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Derailed?: Transportation officials say that, because of budget shortfalls, the Bay Area Rapid Transit (BART) commuter line to downtown San Jose is not likely to be built within the next 12 years as planned. Others say it's not going to happen at all.

Wave Goodbye to the Train

Long-awaited BART may not be coming to downtown San Jose after all

By Loren Stein

TWO YEARS AGO, more than 70 percent of the county's voters approved an ambitious plan to bring the traffic-sparing Bay Area Rapid Transit (BART) commuter rail line into the heart of the Bay Area's largest city. Local voters even agreed to pony up a half-a-cent sales-tax increase to provide the financial muscle needed to get the $4 billion project on track. The promise: a downtown BART station within 12 years.

With the exception of collecting the new tax, it now looks like that promise will go unmet.

Saddled with a staggering $34 billion state budget deficit and the local Valley Transportation Authority's severe financial shortfall, regional officials say they simply have no idea where they will come up with the money needed to secure federal matching funds that would make the project a reality.

Transit advocates are scrambling to save both the existing local transit and the BART project, but there's no escaping the difficulty they are facing. "BART to San Jose is on life-support systems," says a knowledgeable transportation source. "There's absolutely no way it'll be here in 10 years. What's more, the source says, "there's a good chance BART may not even make it to San Jose--especially downtown San Jose."

This is not a scenario that makes anyone happy. The decades-old rail system was finally supposed to have circled the bay, relieving commuters of the maddening traffic jams that have turned what was once called the Valley of Heart's Delight (Silicon Valley's original name) into freeway commuter hell.

But the worsening economy seems to be eliminating those hopes. Back when Measure A (the tax hike designed to fund BART to San Jose and lengthen light rail lines) passed in 2000, the economy was booming, and state and local coffers were overflowing. It's apparent now that no one at the time thought through the possibility of a coming economic crash. Or the domino effect created by California's budget catastrophe and plunging sales-tax revenues, which now threaten to push the VTA into bankruptcy as early as 2005.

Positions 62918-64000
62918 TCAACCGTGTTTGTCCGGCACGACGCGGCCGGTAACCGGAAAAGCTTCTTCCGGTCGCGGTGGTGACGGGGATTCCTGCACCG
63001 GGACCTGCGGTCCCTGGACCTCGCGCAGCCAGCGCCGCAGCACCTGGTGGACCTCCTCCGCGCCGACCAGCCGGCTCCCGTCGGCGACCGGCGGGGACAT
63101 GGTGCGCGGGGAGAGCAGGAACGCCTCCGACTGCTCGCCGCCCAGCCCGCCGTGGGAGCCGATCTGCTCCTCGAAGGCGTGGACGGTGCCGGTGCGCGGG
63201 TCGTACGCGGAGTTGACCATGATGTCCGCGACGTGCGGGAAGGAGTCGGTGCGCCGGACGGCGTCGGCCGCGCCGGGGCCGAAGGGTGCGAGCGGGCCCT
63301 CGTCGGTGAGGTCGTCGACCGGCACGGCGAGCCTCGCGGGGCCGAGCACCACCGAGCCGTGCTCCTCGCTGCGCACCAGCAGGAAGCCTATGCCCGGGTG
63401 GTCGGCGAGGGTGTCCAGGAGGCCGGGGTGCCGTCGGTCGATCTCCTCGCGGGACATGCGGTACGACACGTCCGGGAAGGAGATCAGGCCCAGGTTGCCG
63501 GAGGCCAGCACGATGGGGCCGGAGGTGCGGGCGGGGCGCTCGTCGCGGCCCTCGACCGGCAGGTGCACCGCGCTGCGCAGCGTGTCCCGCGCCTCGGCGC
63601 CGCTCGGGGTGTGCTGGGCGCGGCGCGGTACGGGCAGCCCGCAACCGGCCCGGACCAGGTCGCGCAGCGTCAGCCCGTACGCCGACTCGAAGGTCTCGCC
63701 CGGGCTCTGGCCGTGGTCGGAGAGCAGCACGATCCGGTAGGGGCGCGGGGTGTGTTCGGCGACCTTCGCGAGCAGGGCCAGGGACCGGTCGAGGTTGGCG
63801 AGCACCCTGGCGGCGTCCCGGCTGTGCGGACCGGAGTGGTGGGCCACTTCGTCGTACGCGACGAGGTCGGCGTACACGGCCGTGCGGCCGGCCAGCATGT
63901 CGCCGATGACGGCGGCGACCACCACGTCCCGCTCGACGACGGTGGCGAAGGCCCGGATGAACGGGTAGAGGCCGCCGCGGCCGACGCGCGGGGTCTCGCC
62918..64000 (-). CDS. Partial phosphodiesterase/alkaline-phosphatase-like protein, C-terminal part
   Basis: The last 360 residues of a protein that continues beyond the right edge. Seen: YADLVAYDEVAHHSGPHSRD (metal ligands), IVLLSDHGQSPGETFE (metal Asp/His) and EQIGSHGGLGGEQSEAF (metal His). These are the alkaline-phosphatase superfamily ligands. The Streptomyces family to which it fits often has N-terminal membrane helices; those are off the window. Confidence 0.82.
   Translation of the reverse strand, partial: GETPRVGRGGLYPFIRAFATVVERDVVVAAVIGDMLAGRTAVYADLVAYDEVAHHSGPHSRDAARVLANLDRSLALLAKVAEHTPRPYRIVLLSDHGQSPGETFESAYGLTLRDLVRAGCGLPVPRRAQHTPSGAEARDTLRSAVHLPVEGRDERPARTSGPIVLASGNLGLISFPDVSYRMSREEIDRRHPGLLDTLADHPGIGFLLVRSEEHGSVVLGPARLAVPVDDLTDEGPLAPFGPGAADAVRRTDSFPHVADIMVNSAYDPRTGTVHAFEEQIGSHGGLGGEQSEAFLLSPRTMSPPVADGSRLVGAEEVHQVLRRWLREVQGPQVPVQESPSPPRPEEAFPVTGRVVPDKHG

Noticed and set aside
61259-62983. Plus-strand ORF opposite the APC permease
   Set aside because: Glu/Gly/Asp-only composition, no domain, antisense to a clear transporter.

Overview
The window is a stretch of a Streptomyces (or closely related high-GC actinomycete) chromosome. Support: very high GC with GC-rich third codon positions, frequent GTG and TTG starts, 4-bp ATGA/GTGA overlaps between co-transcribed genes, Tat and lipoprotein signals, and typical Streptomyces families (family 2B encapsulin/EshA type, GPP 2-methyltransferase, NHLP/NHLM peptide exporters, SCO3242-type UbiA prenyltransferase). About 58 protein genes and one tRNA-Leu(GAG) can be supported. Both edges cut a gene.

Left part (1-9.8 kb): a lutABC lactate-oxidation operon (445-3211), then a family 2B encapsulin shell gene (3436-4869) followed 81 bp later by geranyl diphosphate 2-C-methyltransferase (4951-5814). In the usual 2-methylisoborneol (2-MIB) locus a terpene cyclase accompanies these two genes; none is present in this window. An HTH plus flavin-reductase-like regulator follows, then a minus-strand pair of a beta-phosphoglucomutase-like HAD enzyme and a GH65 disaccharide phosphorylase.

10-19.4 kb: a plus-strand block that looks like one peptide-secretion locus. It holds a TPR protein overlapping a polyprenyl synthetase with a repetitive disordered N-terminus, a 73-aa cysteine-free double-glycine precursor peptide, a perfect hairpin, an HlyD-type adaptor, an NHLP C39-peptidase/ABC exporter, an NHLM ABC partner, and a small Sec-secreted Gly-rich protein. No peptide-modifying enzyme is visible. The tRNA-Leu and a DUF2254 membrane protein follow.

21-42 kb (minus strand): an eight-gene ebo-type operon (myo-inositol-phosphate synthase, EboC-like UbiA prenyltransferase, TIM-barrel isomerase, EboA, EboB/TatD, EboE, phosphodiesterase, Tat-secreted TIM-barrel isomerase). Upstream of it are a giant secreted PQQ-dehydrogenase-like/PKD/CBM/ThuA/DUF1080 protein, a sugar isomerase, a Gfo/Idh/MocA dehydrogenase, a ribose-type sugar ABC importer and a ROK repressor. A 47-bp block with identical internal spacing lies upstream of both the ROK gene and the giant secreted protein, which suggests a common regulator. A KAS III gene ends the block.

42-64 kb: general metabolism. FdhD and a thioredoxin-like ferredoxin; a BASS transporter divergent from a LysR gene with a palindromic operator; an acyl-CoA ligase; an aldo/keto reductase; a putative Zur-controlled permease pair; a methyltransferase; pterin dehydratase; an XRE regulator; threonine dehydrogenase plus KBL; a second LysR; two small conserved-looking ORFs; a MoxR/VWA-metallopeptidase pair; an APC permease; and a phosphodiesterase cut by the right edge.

Given the state and the VTA's perilous financial condition, "I'm very skeptical [about BART to San Jose's chances]," agrees Santa Clara County Supervisor Don Gage. "If we don't see a great improvement within the next few years, with the state's $34 billion deficit, I think we're going to have a big problem. I don't think anything's sacred anymore."

"At best, there'll be a delay [beyond the 12 years voted on]," adds Gage, noting that in the meantime officials may opt for less expensive alternatives than extending the BART line to San Jose. "I know nobody wants to hear that, but BART is the most expensive piece, and the VTA doesn't have the money. From a logical point of view, is the VTA board going to give up all transit projects in the county for BART? Will the voters want that?"

Some transit backers remain more optimistic, though they concede that delays may be inevitable. "I say with great conviction that BART to San Jose will happen, it's just a matter of when," says Rod Diridon, head of the Mineta Transportation Institute in San Jose. "There's a huge cadre of official support for the project, and it's certainly a priority for the public. The most popular issue in poll after poll on Measure A is the BART-to-San Jose connection. If that project is dropped, people in Santa Clara County will be irate--and justifiably so."

Nonetheless, BART to San Jose appears to be on the chopping block of state and local officials who are unable or unwilling to raise the taxes needed to finance the project.

Behind Schedule